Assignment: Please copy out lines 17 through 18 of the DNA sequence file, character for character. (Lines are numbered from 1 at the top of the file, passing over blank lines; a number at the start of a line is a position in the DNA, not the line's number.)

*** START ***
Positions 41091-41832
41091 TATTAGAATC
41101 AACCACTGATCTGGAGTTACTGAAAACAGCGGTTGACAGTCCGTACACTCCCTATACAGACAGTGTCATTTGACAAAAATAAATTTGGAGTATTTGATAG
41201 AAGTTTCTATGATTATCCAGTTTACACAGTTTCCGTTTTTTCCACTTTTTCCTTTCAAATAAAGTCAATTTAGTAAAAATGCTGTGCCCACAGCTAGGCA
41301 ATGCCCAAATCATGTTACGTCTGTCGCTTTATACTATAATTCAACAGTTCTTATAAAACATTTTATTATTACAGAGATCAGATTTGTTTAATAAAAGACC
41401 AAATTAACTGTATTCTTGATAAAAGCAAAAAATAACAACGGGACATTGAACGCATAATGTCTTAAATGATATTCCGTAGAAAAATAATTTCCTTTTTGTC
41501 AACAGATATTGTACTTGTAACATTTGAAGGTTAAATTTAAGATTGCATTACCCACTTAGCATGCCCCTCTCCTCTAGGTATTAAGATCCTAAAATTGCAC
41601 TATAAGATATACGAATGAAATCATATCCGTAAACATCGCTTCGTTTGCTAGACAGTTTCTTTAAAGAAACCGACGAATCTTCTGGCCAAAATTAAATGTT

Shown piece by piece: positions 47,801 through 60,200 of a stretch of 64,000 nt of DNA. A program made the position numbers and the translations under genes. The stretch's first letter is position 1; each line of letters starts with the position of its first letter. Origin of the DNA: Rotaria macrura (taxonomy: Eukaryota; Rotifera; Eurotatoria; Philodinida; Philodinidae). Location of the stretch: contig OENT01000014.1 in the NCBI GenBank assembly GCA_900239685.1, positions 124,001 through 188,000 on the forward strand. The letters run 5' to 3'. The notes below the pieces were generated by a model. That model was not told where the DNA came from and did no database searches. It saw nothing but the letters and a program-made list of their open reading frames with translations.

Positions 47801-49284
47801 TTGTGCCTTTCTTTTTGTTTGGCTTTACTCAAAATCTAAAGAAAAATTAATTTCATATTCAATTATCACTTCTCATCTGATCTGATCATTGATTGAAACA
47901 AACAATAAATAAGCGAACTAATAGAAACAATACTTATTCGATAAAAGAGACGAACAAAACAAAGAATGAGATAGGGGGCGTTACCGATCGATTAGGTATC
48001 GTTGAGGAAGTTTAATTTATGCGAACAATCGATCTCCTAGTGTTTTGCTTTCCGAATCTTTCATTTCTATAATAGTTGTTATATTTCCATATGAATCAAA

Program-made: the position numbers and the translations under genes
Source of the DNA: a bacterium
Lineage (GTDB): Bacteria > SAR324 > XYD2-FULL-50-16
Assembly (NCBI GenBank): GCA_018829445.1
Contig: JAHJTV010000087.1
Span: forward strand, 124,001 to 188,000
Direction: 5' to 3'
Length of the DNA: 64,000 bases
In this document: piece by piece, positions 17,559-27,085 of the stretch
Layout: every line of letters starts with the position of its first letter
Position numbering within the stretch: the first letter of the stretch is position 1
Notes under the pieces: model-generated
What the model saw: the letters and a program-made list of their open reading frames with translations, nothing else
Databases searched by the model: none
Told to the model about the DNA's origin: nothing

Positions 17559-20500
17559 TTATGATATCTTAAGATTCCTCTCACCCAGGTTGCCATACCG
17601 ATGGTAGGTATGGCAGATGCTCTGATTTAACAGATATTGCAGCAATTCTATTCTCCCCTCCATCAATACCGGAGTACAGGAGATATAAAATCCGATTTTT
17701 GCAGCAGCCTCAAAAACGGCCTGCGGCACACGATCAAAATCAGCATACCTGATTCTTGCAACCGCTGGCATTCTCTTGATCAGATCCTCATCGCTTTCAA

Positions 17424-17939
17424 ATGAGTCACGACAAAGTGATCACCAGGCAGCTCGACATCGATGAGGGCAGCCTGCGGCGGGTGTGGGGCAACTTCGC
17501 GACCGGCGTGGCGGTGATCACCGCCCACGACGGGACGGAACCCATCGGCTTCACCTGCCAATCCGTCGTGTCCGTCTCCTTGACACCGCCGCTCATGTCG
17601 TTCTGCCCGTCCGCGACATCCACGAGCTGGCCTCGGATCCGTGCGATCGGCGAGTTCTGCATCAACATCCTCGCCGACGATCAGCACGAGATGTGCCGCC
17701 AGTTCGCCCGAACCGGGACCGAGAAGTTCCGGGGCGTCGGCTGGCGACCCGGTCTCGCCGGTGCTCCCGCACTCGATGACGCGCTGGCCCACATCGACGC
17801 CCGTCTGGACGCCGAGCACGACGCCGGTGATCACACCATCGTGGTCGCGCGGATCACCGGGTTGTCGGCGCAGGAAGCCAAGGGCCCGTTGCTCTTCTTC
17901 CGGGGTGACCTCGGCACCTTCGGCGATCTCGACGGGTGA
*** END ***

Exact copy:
Assembly (NCBI GenBank): GCA_018829445.1
Contig: JAHJTV010000087.1